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Review: SUIHELIBE!, Vol. 1

Visit the graphic novel aisle at Borders or Barnes and Noble, and you’ll realize that there are plenty of manga for teens and adults, but almost none for younger readers. The few companies licensing all-ages titles generally favor established franchises like Pokemon and Disney’s Kingdom Hearts, on the assumption that TV shows, video games, and plush toys are more likely to spark children’s interest in manga than the other way around. A notable exception is CMX. Unlike their competitors, CMX publishes titles free of the merchandising tie-ins and pop culture references that make some children’s books seem more like extended advertisements than genuine stories.


By Naomi Azuma
CMX, 158 pp.
All Ages (8 and up), $9.99

SUIHELIBE!, the latest kid-friendly offering from CMX, might best be described as an intergalactic screwball comedy—Bringing Up Baby for the under-twelve crowd. The straight man is Tetsu Kobayashi, a middle school student with a passion for plants and animals. He joins the Biology Club, only to learn that the student council plans to scrap it for lack of members. Frustrated, Tetsu strikes a deal with the council: if he can recruit three new members within three months, the Biology Club will be saved.

Tetsu is simultaneously hindered and helped by the arrival of the energetic Lan Toriumi, a seemingly normal tween who is, in fact, a researcher-in-training from the planet Noid. (In true screwball comedy form, the two meet cute when Lan’s flying saucer crashes into Tetsu’s school.) Like Tetsu, Lan is single-mindedly pursuing a goal—in her case, to round up an assortment of extraterrestrial critters that escaped from captivity and sought refuge in Tetsu’s neighborhood. Lan’s ditzy demeanor belies a tech-savvy, can-do personality; she proves surprisingly adept at subduing ferocious animals, even if she’s unable to keep her true identity under wraps. (Lan compulsively confesses that she’s an alien, then threatens her confessors with harm if they reveal her secret.)

Though the characters barely rise above type, and the plot is repetitive, SUIHELIBE! proves a surprisingly fun read on the strength of its sight gags and gentle humor. In one of the more memorable scenes, for example, Lan attempts to populate the Biology Club with dummy members, an effort that backfires when Tetsu realizes that she modeled her “members” after posters in the music room. (Needless to say, no one else is fooled when “Beethoven” and “Handel” attempt to join the Biology Club.) And there are plenty of funny, if predictable,  moments in which a seemingly benign critter turns out to be much fiercer than its cute appearance suggests. The best joke of the series, however, isn’t visual—it’s Tetsu’s dawning realization that tracking aliens is a far better recruitment tool for his floundering club than cleaning hamster cages or collecting wildflowers.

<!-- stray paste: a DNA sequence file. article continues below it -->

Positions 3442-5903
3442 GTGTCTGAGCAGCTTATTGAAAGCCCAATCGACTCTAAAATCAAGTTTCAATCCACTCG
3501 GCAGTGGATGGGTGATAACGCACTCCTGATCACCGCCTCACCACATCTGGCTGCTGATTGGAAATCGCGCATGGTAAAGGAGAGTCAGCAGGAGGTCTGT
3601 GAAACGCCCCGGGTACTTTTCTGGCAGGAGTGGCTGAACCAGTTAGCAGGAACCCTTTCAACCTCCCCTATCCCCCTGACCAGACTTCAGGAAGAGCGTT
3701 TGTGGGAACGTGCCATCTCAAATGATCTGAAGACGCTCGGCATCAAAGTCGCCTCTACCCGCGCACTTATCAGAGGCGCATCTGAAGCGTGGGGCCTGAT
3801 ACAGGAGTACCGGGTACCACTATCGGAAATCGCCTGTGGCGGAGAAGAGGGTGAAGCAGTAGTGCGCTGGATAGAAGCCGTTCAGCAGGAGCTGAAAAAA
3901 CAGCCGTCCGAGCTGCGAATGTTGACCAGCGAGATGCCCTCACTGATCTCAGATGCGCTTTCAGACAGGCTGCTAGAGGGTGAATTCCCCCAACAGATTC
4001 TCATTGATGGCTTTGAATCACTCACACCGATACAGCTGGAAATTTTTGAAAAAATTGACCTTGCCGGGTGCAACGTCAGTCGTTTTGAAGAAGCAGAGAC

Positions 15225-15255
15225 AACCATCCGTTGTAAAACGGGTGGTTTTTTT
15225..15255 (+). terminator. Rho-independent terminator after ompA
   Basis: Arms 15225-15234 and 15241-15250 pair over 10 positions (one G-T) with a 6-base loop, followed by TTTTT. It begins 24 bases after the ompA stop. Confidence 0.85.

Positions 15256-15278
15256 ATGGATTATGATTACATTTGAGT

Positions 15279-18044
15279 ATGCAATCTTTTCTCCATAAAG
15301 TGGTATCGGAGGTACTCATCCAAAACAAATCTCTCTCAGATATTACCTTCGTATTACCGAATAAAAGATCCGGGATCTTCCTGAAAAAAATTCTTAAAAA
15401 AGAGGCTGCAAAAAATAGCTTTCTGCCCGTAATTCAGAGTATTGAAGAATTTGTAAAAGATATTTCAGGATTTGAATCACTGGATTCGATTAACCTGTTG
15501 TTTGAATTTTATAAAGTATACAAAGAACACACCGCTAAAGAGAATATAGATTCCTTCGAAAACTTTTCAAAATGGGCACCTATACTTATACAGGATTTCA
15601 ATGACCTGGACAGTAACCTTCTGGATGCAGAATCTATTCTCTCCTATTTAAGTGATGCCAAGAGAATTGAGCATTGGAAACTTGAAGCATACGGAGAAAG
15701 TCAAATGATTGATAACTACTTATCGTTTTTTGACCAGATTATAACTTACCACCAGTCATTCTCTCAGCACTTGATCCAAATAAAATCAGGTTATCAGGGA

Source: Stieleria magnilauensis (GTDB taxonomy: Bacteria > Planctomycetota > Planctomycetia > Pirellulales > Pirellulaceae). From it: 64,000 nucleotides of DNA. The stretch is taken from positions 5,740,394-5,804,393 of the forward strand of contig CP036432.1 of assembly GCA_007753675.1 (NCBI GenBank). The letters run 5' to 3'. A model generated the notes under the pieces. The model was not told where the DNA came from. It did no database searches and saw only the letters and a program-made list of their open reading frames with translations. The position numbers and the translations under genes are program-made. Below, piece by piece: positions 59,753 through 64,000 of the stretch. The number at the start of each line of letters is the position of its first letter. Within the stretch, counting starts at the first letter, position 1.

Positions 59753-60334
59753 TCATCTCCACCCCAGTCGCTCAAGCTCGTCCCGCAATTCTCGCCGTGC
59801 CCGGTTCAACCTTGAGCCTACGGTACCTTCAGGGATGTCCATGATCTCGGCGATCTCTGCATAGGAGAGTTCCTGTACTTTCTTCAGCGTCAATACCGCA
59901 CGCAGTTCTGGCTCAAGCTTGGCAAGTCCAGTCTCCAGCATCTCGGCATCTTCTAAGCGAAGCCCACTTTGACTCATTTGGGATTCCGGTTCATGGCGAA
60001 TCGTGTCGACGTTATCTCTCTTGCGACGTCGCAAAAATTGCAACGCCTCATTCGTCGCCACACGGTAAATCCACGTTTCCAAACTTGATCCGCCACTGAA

SUIHELIBE!’s simple layouts and larger panels make it easy for newbies to follow the artwork’s right-to-left orientation. The character designs are a little generic—I’d have a hard time distinguishing Lan and Tetsu from other cute, competently-drawn tweens—but crisply rendered. Interspersed throughout the book are profiles of various “alien” species as well as a brief explanation of the book’s title (which is comprised of the abbreviations for Hydrogen, Helium, Lithium, and Belium, the first four elements in the periodic table).

In sum, SUIHELIBE! is a fun, fast-paced story that should appeal to boys and girls alike with its broad humor, sci-fi elements, and sharp artwork. Parents of fickle readers take note: SUIHELIBE! is just two volumes long, making it a perfect series for kids with short attention spans. Volume one will be released on November 5th and volume two on January 14th.

This review is based on a complimentary copy provided by the publisher. Cover art © 2008 CMX/DC.

Katherine Dacey About Katherine Dacey

Katherine Dacey has been reviewing comics since 2006. From 2007 to 2008, she was the Senior Manga Editor at PopCultureShock, a site covering all aspects of the entertainment industry from comics to video games. In 2009, she launched The Manga Critic, where she focuses primarily on Japanese comics and novels in translation. Katherine lives and works in the Greater Boston area, and is a musicologist by training.

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